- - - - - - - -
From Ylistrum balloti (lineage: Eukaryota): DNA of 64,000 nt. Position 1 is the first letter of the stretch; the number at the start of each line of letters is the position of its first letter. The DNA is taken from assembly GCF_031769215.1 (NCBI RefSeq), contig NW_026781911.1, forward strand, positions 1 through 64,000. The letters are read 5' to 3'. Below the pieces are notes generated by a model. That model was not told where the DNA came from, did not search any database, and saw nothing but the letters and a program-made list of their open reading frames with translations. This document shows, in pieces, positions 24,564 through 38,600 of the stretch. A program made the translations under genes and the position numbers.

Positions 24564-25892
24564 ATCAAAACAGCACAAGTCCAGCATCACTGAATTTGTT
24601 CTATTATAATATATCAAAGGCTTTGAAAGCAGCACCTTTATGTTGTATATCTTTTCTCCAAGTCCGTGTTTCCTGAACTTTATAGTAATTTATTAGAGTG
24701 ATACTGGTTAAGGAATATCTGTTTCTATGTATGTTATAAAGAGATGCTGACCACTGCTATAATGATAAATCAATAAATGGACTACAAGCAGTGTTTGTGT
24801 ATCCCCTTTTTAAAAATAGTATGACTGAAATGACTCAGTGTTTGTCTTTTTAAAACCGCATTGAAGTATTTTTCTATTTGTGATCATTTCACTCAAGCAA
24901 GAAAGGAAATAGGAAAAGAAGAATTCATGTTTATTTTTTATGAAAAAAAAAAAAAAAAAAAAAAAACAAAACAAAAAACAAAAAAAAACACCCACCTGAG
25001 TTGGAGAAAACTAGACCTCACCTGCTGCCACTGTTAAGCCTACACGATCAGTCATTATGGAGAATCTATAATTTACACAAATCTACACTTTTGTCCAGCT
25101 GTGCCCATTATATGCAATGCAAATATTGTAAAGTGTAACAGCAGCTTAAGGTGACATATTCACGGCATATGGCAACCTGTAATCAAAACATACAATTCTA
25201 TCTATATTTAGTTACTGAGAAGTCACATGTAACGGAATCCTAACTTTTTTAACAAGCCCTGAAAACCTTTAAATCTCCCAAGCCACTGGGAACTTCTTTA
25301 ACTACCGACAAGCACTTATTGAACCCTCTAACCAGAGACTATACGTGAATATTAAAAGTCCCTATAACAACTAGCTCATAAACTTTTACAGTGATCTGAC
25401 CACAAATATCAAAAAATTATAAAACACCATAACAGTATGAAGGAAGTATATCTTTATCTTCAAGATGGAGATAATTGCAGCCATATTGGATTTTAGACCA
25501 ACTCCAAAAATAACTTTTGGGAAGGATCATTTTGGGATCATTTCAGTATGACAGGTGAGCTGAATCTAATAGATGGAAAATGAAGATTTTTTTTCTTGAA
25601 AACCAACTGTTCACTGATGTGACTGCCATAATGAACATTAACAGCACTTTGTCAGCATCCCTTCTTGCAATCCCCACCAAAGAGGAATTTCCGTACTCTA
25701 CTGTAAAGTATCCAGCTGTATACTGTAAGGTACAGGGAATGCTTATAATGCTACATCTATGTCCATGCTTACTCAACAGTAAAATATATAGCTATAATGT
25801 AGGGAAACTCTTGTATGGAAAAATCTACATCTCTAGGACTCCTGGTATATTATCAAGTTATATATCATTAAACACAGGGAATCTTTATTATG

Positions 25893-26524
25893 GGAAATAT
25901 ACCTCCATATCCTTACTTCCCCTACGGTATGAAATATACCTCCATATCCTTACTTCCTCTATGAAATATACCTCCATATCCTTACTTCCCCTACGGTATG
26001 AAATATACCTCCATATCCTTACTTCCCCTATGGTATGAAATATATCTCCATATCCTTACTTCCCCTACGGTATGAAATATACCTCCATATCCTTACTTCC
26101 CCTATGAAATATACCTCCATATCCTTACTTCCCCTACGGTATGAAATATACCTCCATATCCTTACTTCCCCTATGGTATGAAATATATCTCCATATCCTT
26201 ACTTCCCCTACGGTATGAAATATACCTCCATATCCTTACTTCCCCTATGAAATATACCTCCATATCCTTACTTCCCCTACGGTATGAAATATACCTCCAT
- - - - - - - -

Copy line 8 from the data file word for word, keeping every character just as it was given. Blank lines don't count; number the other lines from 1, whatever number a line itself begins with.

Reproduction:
25001 TTGGAGAAAACTAGACCTCACCTGCTGCCACTGTTAAGCCTACACGATCAGTCATTATGGAGAATCTATAATTTACACAAATCTACACTTTTGTCCAGCT